Cinevate’s Video University covers various rigs and potential rigging options for each.
At the start of the Art Directors Guild awards, this short film by Cindy Peters titled The Case of the Bad Production Designer debuted:
Each year the ADG celebrates the outstanding accomplishments of Production Designers and Art Directors in film and television at this prestigious event. Awards are given for Excellence in Production Design in several categories as well as for Lifetime Achievement and for Outstanding Contribution to Cinematic Imagery. ADG members and industry leaders from around the world gather on this one special evening to pay tribute to the top creative professionals in filmmaking.
This is a 5 part tutorial for Adobe After Effects Expressions. The Expressions used are basic but very powerful, such as the expression which allows you to scale by pixel size rather than by percentage. He does take some time to review the basics as he goes through the tutorial, hence it’s length but there is a part that you can skip over, if you want.
Ian Calderon, director of digital initiatives for the Sundance Institute, talks with CinemaTech editor Scott Kirsner about trends in independent film: delivering content to mobile phones and Internet-connected TVs, producing in 3-D, piracy, and the challenge of breaking through the noise — whether you’re submitting a film to Sundance or uploading it to Vimeo or YouTube. Shot in 2009 in New York. Part of The Conversation series of videos… for more see theconversationspot.com.
VIA: Scott Kirsner
With the international box office nearly twice that of the domestic, dubbing English language films for foreign markets is serious business. But, have you ever wondered how dubbing works? Zachary Pincus-Roth of Slate has some insights into this mysterious process.
…James Cameron’s Avatar has earned over $440 million at the domestic box office but has raked in more than twice that much internationally. The viewing experience in many non-English-speaking countries is naturally quite different—since audiences hear dubbing artists read Sam Worthington and Sigourney Weaver’s lines. While Americans generally associate dubbing with out-of-sync martial arts B-movies, the technique is no joke for audiences around the world, where most of the big-budget films are from the United States. How does dubbing work?— Slate | Read The Full Article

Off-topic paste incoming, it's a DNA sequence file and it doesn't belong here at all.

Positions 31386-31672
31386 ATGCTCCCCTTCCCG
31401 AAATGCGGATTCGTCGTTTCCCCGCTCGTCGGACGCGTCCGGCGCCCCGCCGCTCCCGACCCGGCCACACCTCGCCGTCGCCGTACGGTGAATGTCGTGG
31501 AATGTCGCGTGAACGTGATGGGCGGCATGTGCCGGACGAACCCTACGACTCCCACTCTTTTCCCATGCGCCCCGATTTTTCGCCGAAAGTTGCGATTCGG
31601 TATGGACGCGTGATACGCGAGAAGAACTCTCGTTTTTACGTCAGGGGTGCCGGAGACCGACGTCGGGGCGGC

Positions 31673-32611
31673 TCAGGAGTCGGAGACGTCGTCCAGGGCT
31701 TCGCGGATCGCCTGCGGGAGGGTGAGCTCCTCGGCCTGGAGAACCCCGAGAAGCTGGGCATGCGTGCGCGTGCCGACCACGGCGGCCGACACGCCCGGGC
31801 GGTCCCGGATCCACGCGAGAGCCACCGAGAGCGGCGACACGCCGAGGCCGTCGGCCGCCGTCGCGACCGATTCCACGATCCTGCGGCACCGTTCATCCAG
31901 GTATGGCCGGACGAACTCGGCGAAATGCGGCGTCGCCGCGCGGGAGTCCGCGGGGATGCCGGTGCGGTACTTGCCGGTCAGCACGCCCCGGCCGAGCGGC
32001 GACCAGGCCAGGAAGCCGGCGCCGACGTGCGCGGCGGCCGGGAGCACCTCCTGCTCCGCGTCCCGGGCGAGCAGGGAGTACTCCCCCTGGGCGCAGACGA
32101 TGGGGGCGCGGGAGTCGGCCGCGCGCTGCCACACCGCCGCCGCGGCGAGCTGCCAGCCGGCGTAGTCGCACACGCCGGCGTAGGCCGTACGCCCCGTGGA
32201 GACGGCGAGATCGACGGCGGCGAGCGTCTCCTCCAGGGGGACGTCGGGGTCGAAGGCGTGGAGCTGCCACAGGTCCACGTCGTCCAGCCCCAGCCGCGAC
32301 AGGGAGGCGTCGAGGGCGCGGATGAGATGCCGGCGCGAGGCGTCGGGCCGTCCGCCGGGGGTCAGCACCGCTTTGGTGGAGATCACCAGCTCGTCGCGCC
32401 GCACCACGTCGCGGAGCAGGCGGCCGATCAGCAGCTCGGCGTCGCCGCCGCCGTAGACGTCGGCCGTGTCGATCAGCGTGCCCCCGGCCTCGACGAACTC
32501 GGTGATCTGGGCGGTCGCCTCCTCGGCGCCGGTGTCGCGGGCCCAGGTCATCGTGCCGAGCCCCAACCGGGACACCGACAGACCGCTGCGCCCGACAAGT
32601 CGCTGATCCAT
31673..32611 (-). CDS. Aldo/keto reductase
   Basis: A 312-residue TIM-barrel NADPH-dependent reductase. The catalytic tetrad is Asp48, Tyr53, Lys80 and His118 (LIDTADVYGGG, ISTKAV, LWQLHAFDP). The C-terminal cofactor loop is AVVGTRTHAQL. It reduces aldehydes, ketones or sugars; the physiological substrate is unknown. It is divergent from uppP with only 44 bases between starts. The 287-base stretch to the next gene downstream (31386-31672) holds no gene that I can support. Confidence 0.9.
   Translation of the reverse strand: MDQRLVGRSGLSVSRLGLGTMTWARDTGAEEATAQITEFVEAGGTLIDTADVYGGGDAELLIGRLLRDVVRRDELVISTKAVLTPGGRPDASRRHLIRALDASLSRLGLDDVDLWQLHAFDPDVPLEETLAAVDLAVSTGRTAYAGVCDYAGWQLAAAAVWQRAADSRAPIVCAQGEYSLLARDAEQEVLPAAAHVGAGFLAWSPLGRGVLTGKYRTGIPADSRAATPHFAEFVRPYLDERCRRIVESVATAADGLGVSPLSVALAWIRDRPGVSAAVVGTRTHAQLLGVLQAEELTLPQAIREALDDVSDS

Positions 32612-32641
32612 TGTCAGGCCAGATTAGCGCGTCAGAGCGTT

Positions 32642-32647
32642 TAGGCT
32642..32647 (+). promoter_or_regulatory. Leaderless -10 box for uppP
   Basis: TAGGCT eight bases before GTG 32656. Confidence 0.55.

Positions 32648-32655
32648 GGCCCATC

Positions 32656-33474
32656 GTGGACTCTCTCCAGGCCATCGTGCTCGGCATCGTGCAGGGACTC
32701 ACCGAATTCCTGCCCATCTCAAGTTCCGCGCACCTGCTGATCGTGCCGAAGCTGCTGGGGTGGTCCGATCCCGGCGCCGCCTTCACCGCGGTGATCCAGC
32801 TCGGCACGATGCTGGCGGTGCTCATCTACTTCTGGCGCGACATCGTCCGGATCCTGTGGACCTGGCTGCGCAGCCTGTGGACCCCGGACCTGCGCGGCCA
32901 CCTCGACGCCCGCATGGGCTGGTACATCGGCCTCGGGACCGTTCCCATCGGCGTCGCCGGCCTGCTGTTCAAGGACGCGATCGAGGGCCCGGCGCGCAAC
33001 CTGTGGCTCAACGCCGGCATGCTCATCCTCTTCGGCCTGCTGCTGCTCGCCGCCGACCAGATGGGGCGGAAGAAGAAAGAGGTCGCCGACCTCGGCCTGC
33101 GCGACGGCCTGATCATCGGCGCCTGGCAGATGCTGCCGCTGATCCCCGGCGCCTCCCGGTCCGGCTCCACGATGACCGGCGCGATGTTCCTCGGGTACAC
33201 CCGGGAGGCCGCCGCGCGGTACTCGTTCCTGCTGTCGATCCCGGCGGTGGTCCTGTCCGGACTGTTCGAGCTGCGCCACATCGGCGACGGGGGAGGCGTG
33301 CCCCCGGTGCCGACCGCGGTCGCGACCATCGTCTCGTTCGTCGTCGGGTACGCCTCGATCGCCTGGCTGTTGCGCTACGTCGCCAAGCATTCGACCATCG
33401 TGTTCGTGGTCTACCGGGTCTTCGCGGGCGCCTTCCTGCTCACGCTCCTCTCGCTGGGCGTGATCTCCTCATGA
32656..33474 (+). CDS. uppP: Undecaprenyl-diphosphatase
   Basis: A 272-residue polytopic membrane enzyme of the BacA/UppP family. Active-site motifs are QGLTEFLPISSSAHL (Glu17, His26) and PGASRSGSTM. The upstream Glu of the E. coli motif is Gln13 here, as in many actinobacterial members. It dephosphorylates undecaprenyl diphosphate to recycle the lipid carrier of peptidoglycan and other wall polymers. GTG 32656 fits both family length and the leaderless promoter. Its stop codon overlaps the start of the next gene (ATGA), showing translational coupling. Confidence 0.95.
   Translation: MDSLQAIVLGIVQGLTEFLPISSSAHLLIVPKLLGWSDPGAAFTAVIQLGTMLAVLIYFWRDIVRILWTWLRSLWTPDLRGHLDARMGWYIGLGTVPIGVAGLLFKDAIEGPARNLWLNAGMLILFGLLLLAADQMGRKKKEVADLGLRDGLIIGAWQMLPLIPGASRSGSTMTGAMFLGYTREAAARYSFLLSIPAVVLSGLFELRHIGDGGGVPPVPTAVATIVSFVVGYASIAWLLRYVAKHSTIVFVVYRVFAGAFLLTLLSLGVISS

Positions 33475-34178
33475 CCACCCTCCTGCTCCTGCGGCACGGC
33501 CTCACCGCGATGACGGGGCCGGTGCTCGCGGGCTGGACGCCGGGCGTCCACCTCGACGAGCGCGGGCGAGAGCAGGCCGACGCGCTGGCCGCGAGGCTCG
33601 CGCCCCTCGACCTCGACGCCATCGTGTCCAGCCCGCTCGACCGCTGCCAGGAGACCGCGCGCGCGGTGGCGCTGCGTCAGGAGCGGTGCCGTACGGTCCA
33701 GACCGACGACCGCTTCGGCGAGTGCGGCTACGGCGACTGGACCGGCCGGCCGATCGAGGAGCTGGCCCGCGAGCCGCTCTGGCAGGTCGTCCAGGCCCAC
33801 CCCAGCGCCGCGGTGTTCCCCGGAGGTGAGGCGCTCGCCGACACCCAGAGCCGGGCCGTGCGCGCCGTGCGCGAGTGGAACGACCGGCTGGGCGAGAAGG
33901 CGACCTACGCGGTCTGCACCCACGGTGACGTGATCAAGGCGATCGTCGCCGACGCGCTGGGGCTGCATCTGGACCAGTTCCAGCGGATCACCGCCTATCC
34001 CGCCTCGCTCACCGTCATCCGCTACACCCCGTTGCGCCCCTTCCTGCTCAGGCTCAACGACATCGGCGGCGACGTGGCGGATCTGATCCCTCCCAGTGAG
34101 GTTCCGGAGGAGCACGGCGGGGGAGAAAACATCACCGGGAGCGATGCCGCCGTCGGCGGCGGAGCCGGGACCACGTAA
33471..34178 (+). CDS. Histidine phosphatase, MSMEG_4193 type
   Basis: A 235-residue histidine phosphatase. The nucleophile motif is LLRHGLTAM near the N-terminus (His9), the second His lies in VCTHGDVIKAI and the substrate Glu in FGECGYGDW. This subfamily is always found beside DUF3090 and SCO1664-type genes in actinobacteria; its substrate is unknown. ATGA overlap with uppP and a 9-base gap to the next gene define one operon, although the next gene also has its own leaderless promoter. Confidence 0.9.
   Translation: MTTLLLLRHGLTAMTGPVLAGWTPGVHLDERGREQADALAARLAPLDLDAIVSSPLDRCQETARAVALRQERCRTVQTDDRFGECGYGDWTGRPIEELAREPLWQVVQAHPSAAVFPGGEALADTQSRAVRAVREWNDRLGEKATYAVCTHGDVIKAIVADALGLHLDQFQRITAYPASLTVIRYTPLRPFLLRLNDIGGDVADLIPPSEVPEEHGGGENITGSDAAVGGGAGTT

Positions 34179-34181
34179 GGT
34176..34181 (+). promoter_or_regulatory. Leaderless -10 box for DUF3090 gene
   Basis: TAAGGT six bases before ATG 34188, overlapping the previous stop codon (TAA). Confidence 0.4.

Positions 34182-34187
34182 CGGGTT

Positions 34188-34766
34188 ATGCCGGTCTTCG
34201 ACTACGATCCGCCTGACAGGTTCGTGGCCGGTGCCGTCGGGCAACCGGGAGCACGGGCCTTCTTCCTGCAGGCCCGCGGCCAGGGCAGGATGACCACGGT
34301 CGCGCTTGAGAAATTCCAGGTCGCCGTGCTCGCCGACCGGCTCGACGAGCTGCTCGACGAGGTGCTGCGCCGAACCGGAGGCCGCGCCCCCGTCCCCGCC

A PBS Frontline report on the digital revolution and how it’s changing our lives, with video stories, interviews, and user-generated video on relationships, information overload, education, the military, parenting, brain development, and more.
For more information visit Frontline on PBS.
After graduating from Harvard University and NYU’s Tisch School of the Arts, Geoffrey Fletcher spent nearly a decade writing thousands of unproduced script pages while working at temp jobs. In 2010, Fletcher’s first produced screenplay, Precious: Based on the Novel “Push” by Sapphire, was nominated for Writers Guild and Academy Awards. Fletcher spoke to Angle On about his long journey and the many years he spent developing his craft. To read more about Geoffrey Fletcher, go to Writtenby.com and WGA.org (http://www.wga.org/content/default.aspx?id=3864)
We show you how to pull off three simple special effects using just the camera and the subject’s reaction to sell the illusion. Learn how to make realistic looking rain for your video shoots, speed up the background of your videos and how to shoot during the day and make it look like the night.
This mashup by YouTube user Cody Richeson takes Disney’s 1995 flick A Goofy Movie and re-imagines it as a spooky and surreal David Lynch film. Goofy’s relationship with his son Max is even more disturbing than in the original movie.
Disney’s Bob Iger is rolling out an experiment of shortening theatrical run and rushing DVDs earlier to market.
…A day after the revelation that UK exhibitors are being asked to accept a tightened theatrical window for Disney’s spring feature “Alice in Wonderland,” The Hollywood Reporter has learned that U.S. theater owners have been similarly approached.
Normally, movies play in first-run theaters for up to 16 weeks. Disney is talking about a theatrical run of just under 13 weeks for “Alice,” a 3D motion-capture/live-action fantasy directed by Tim Burton and starring Johnny Depp.— Reuters.com| Read The Full Article